Lipoprotein lipase deficiency (also known as " familial chylomicronemia syndrome", "chylomicronemia", [1 ] "chylomicronemia syndrome" [2 ] and " [3 ] hyperlipoproteinemia type Ia" ) is caused by a mutation in the gene which codes [4 ] lipoprotein lipase. [2 ] :533 As a result, afflicted individuals lack the ability to produce lipoprotein lipase enzymes necessary for effective breakdown of fatty acids.
Incidence [ edit ]
The disorder affects about 1 out of 1,000,000 people.
Treatment [ edit ]
In 2012, the European Commission gave
Glybera market authorization to sell a gene therapy treatment for chylomicronemia. [6 ]
Patient empowerment [ edit ]
In October 2012, 3 officially recognised patient groups (Heart UK, CholCo & Association Pancréatites Chroniques) joined together to launch an international online patient community for Lipoprotein Lipase Deficiency on the RareConnect.org platform.
See also [ edit ]
References [ edit ]
^ Santamarina-Fojo, S (1998). "Familial lipoprotein lipase deficiency.". Endocrinol Metab Clin North Am 27 (3): 551–567. PMID 9785052.
^ a b James, William D.; Berger, Timothy G.; et al. (2006). Andrews' Diseases of the Skin: clinical Dermatology. Saunders Elsevier. ISBN 0-7216-2921-0. OCLC 62736861.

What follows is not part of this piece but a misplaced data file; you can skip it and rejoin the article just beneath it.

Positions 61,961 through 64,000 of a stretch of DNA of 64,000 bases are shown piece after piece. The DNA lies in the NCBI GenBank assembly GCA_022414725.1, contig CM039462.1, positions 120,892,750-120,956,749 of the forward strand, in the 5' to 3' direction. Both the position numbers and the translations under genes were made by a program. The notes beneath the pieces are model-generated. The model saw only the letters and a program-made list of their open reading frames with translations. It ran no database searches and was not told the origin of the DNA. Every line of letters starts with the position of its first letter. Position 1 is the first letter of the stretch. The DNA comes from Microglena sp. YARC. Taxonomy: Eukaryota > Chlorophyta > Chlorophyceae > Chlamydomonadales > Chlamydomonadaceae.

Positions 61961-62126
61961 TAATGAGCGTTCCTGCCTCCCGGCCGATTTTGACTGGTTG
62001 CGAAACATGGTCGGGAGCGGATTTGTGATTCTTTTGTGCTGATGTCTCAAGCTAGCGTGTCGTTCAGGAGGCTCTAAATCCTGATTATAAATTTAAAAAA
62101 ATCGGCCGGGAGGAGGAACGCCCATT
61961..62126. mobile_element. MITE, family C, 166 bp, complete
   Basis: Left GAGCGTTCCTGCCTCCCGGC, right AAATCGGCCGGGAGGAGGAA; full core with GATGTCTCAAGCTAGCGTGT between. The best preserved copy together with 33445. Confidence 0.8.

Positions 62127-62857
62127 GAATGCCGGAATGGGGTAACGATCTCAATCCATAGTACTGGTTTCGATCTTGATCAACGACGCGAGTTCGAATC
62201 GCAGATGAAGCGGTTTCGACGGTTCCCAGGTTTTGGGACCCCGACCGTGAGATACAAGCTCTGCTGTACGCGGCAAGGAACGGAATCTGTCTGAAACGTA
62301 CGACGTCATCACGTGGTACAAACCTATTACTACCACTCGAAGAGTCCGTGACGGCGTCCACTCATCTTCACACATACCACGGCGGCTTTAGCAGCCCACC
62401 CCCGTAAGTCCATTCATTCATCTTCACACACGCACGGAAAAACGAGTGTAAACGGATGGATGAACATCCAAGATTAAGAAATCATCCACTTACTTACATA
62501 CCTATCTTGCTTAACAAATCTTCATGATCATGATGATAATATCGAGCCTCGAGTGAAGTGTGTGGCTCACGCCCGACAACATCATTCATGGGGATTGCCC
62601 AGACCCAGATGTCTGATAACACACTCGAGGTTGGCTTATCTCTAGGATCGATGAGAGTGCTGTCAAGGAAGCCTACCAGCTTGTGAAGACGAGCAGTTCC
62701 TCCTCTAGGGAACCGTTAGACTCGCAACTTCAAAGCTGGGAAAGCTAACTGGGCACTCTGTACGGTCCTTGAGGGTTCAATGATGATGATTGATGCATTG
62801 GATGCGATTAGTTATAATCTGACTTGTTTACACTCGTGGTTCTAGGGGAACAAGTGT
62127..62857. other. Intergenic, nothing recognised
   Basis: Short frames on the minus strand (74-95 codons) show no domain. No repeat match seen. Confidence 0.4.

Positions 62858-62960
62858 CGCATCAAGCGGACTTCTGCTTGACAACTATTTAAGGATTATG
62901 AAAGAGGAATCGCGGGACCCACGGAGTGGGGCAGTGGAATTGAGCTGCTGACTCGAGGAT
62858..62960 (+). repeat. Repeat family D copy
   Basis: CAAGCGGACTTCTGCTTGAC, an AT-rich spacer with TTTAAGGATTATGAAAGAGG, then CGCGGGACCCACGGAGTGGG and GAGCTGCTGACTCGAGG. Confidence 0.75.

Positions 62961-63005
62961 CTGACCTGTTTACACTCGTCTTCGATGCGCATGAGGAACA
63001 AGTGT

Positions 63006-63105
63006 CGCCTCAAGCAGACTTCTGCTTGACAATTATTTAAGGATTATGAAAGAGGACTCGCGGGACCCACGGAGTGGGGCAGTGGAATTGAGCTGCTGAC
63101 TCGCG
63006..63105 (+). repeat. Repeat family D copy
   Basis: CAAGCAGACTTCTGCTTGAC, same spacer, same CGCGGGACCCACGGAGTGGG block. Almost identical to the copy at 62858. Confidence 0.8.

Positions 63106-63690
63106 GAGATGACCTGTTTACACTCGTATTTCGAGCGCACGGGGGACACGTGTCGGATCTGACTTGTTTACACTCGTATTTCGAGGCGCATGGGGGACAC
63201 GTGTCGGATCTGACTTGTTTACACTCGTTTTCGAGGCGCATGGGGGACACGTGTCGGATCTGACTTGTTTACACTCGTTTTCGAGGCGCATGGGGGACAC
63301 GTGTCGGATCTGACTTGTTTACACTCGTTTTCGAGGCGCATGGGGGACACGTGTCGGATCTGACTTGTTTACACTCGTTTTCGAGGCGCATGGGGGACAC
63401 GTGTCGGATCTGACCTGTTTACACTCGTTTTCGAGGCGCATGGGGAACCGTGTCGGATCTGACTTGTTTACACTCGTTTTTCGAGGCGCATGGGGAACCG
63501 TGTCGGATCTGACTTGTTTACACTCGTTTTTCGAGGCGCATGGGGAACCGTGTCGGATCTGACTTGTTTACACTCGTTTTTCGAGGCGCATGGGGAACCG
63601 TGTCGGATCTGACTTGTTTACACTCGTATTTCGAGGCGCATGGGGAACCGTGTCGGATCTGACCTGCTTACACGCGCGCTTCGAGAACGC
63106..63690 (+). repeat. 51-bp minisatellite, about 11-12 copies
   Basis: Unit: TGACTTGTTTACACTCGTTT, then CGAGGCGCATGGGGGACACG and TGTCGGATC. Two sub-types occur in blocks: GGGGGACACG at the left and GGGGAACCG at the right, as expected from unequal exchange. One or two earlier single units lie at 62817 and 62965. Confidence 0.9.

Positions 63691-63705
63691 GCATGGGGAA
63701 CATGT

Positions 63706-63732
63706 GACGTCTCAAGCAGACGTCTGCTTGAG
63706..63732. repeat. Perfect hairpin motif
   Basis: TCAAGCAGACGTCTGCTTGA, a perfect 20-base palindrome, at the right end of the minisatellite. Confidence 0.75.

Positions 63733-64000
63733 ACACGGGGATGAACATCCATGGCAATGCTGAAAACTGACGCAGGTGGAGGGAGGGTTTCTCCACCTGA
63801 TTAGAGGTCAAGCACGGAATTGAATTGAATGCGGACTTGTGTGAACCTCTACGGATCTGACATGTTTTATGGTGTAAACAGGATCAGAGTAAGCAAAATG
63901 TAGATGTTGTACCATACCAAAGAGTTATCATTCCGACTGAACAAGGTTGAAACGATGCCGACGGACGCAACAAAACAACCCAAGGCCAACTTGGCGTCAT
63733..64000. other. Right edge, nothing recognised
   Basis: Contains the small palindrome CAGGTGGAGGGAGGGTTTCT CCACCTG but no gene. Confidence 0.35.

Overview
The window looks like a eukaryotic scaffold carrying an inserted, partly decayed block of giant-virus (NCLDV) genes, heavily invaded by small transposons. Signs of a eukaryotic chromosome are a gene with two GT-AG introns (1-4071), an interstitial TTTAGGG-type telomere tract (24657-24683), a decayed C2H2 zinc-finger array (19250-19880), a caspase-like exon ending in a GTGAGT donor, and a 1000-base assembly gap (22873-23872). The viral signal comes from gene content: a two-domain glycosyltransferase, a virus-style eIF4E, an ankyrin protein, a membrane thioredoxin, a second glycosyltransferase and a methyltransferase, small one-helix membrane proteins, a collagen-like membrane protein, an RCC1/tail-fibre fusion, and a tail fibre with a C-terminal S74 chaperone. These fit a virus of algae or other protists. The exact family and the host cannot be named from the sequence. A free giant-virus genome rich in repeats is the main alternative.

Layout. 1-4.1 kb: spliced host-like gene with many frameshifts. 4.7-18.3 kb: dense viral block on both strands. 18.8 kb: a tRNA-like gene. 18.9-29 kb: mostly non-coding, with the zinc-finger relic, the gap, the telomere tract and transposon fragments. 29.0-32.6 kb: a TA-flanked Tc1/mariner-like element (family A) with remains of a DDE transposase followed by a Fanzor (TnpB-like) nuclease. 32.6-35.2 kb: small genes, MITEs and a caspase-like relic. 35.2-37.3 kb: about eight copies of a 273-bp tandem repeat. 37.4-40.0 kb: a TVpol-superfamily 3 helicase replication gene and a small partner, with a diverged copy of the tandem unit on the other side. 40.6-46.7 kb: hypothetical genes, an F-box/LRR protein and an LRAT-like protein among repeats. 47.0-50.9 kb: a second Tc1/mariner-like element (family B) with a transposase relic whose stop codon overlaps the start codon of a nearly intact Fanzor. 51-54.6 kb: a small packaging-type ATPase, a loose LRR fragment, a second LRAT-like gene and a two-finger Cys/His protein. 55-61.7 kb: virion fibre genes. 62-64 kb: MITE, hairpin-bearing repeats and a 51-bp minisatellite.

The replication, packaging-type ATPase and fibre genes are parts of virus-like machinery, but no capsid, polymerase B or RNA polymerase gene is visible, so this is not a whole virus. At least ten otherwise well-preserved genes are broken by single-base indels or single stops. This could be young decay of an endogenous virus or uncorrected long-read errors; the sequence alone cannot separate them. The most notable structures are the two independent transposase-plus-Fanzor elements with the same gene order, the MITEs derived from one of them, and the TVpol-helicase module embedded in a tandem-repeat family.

^ Rapini, Ronald P.; Bolognia, Jean L.; Jorizzo, Joseph L. (2007). Dermatology: 2-Volume Set. St. Louis: Mosby. ISBN 1-4160-2999-0. OCLC 212399895.
^ Online 'Mendelian Inheritance in Man' (OMIM) HYPERLIPOPROTEINEMIA, TYPE I -238600, updated 03/18/2004. As of October 2012, mention of type Ia no longer appears in the OMIM record.
^ A.D.A.M. Editorial Board (2011-05-29). "Familial lipoprotein lipase deficiency". In Dugdale, III, David C.; Zieve, David. ( A.D.A.M. Medical Encyclopedia National Center for Biotechnology Information, published May 29, 2011) . Retrieved October 15, 2012
External Links [ edit ]
Familial Chylomicronemia Syndrome is an online educational initiative to provide clinicians with peer reviewed information on how to diagnose and treat patients with familial chylomicronemia syndrome (FCS) [also known as hyperlipoproteinemia type 1 or lipoprotein lipase deficiency].